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Former U.S. Dept. of Ed adviser to discuss policies impacting classrooms nationwide

Katrina Stevens will talk about what’s working in tech and education.

This article was originally published in The Notebook. In August 2020, The Notebook became Chalkbeat Philadelphia.

Katrina Stevens, former senior adviser to the U.S. Department of Education during the Obama administration, will be speaking Tuesday at Drexel University’s ExCITe Center about policies that are working in classrooms nationwide and how to successfully scale those models to implement them in other schools and districts.

The free event runs from 6 to 8 p.m. in the Mitchell Auditorium, Bossone Research Center, at 3126 Market St.

Stevens spent eight years teaching English at private schools in Maryland and Pennsylvania. She then moved out of the classroom to design curriculum for Johns Hopkins University’s Center for Talented Youth in Bermuda, before being promoted to the deputy director of that center.

Then she moved into the public school system for the first time, becoming an English language arts supervisor at Baltimore County Public Schools, where she designed and implemented a literacy curriculum incorporated across content areas for three years.

Next, Stevens entered the consulting world, helping to co-found LessonCast Learning — a company that develops and markets two pieces of software used for professional development. She left the company two years later to work as a consultant for Maryland Public Television, where she spent two years designing STEM units and aligning the station’s educational content with the Next Generation Science Standards.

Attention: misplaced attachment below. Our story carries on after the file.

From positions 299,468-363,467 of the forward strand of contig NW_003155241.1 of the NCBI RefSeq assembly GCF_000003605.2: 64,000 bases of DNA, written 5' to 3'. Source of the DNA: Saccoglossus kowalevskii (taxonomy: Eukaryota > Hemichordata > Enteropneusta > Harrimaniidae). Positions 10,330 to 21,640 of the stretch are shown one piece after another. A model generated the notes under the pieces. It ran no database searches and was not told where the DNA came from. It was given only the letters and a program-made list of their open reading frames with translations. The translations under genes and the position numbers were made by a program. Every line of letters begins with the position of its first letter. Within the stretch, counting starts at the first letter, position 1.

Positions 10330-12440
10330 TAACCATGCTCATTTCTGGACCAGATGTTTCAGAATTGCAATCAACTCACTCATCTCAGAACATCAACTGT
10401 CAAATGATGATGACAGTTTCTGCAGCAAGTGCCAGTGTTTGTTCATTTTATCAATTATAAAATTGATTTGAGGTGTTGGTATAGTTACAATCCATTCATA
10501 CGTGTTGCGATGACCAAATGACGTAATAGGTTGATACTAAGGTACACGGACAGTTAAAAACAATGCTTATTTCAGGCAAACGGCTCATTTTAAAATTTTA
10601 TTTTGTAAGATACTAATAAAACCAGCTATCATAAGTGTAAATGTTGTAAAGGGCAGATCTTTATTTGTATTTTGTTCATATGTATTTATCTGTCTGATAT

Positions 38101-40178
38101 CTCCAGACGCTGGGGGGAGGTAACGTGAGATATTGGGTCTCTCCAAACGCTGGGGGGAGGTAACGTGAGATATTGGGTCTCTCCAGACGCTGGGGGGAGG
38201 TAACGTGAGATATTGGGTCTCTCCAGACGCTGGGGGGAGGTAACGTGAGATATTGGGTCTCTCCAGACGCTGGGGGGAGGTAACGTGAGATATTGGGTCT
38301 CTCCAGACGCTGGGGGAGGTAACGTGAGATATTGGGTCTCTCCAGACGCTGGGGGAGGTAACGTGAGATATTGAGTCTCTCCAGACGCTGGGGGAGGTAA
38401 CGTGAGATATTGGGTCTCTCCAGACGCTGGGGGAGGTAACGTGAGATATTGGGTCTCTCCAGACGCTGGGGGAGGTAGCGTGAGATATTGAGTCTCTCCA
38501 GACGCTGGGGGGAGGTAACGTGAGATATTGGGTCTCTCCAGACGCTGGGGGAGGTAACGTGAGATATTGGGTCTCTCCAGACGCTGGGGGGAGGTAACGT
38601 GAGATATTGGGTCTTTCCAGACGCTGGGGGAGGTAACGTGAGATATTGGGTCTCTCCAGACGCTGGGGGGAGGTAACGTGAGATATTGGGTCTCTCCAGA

She spent the following year working as a consultant for Tuscany Strategy Consulting, and the next year as the summit director and a contributing writer for EdSurge, before being hired by former President Barack Obama’s Department of Education.

She worked in the Office of Educational Technology, where she led the development and launch of Tech Rapid Cycle Evaluation Coach — a free online platform that helps districts and schools choose the best technology for their needs and circumstances.

“The need to make good decisions based on evidence, as opposed to relying on marketing hype or the buzz among a small group of peers, is critical,” Stevens wrote in a blog post at the time. “The goal is to fundamentally change the procurement and implementation process to include a continuous cycle of evidence-based decision making and to help states and districts spend millions of dollars more effectively.”

Since Obama left office, she has been operating her own firm: Katrina Stevens Consulting. The firm will “provide analysis and strategy, develop new programs, and support transitions for organizations of various sizes and types including national organizations, startups, and local, state and university education institutions,” according to Stevens’ LinkedIn page.

Her clients include the Bill and Melinda Gates Foundation, Jefferson Education, Digital Promise, Jobs for Future, and the Alliance for Excellent Education — an organization whose president, former West Virginia Gov. Bob Wise, has promoted the rapid expansion of virtual charter schools in legislation written by Jeb Bush, and whose leadership has spoken at the conservative American Legislative Exchange Council’s Education and Workforce Development Taskforce.

You can register online for the event.